Experts answer your questions about COVID-19 vaccines

By Beatrix Lockwood

NEW YORK (Reuters) – An unprecedented COVID-19 vaccine campaign is underway with millions of people in the US and around the world. Dozens of vaccine candidates are still in the pipeline, leading to an end to the global epidemic.

As part of our #AskReuters Twitter chat series, Reuters invited a group of healthcare experts to discuss what you need to know before taking your shot.

Edited highlights are below.

How do different vaccines reduce the risk of COVID-19 and its complications? How long will they provide immunity?

“COVID-19 vaccines reduce complications by inducing the immune system to produce antibodies and T-cells that prevent the virus from damaging. The duration of immunity is not known, but I doubt it for more than a year.

– Amesh Adalja, Senior Scholar at The Johns Hopkins Center for Health Security

Are COVID-19 vaccines safe and effective for people suffering from serious diseases like cancer?

“Everyone questions about whether the vaccine is right for them, should talk to their healthcare provider. In general, vaccines have been shown to be very safe, and we know that COVID is not specifically for people at high risk. “

– Heather Pearce, JD, MPH, senior director and regulatory counsel at the Association of American Medical Colleges

What are the expected side effects of COVID-19 vaccination?

“Side effects include pain at the injection site, fatigue, headache, muscle aches, chills, joint pain, swollen lymph nodes in the injection arm, nausea and vomiting, and fever. When I received my first dose of Modern Vaccine, I felt like I punched my shoulder for about 24 hours. “

– Dr. Joseph Petrosino, director of molecular virology and microbiology at the Baylor College of Medicine

Will emerging coronavirus viruses, such as those first seen in the UK and South Africa, affect vaccine efficacy?

“While current vaccines look to defend against new variants, one consequence is that more rapid spread of these variants requires rapid vaccine rolls to limit the range of subsequent waves of infection in the spring and summer of 2021 . “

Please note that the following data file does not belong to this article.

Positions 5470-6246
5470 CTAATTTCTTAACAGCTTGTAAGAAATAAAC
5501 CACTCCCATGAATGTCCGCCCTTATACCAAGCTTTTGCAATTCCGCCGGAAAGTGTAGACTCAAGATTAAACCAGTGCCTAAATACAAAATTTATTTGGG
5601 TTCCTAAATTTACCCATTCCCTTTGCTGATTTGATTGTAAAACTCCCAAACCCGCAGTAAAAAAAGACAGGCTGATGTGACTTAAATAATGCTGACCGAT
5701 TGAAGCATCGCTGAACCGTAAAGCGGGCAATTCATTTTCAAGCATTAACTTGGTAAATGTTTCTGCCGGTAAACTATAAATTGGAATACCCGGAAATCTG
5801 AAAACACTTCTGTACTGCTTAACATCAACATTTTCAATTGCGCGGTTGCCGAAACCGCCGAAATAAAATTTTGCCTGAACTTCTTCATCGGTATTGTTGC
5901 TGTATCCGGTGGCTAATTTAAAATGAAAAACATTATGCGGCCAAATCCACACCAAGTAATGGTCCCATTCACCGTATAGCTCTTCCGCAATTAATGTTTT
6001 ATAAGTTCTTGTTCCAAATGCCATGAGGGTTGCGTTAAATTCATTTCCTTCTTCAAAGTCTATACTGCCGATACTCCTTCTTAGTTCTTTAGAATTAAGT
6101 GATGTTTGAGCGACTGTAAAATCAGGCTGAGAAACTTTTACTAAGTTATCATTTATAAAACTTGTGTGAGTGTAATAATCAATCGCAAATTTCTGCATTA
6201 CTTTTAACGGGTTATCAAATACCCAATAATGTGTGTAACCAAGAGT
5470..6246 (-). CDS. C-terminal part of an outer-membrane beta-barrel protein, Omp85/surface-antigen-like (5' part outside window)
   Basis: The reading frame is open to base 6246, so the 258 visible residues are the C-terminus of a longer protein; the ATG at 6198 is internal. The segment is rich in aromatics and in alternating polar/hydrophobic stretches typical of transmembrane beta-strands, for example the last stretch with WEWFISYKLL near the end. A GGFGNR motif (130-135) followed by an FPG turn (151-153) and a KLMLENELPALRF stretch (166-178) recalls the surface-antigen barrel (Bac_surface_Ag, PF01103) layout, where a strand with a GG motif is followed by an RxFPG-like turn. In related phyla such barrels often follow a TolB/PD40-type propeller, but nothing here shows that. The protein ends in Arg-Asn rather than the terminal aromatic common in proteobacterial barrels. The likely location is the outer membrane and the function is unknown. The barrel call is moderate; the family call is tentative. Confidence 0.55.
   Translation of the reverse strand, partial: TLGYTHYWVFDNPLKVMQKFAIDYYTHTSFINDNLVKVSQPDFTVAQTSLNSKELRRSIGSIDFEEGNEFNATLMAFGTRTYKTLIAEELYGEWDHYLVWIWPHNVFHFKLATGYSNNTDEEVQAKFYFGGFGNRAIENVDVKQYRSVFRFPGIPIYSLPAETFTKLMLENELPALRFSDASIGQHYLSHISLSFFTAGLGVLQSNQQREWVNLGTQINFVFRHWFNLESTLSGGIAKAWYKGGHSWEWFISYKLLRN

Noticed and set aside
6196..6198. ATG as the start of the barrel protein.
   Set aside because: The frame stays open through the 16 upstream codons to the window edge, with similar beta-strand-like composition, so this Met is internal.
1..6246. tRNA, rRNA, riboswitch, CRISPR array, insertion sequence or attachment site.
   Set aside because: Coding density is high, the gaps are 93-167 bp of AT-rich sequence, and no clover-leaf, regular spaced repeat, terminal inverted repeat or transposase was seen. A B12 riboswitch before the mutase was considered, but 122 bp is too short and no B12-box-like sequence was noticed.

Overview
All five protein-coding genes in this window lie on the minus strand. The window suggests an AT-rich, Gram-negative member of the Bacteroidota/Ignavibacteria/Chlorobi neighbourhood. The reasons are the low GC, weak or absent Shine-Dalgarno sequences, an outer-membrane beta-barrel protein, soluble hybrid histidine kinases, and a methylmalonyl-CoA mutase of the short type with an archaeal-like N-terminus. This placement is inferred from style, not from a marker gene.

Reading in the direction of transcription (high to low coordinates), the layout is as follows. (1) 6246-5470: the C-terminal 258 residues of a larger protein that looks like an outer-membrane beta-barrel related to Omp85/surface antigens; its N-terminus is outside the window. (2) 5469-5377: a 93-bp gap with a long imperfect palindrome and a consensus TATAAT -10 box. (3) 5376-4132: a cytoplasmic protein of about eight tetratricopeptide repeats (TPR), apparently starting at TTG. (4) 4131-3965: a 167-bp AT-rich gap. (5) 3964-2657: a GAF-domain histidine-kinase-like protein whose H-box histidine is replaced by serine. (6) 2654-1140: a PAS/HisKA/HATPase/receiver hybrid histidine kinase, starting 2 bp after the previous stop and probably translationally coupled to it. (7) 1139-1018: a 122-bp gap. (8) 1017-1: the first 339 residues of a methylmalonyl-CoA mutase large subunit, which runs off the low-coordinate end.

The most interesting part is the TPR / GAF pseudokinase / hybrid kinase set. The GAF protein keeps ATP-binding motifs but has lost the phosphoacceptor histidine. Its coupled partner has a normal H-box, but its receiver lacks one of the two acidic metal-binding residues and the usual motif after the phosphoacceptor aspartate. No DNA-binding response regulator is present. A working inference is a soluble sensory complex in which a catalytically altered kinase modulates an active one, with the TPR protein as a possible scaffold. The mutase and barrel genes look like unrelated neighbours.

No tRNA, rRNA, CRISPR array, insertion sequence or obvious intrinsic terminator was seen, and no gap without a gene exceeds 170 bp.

– Josh Schiffer, Professor at the Fred Hutchinson Cancer Research Center

When you speculate that the United States will get herd immunity? What about it globally?

“There are major problems for global herd immunity – even as the US reaches wide coverage, as vaccines accumulate by rich countries, most people in the world won’t. Seventy countries vaccinate only one in 10 people this year Without change. This means a continuing epidemic without change. “

– Visit of Matthew Kavanagh, Assistant Professor of Global Health and Professor of Law at Georgetown University; Director of the Global Health Policy and Politics Initiative at the O’Neill Institute

Can you discuss the importance of vaccine access, especially in low-income countries?

“The use of the COVID-19 vaccine is critically important for everyone worldwide. It is our moral and ethical responsibility to ensure that this happens. As many people have said in this epidemic, we are not safe until the whole world is safe. “

– Dr. Kritika Kuppalli, Infectious Disease Researcher

What do we know about the effects of vaccines on pregnancy and reproductive health?

“Many agencies should not recommend vaccination to pregnant or lactating individuals who otherwise meet vaccination criteria. Talk to your provider if you have any questions or concerns. As a breastfeeding mother , I was vaccinated. “

– Dr. Sira Madad, Senior Director, Special Pathogens at New York City Health and Hospitals

What do you expect now?

“I actually cried when I saw the Pfizer Vaccine data. It’s been a difficult year for all of us, but knowing that the disease can be stopped and prevented, I have to lose weight off my shoulders. “

– Joshua Wolf, infectious disease doctor at St. Jude Children’s Research Hospital

(Editing by Lauren Young and Alistair Bell)

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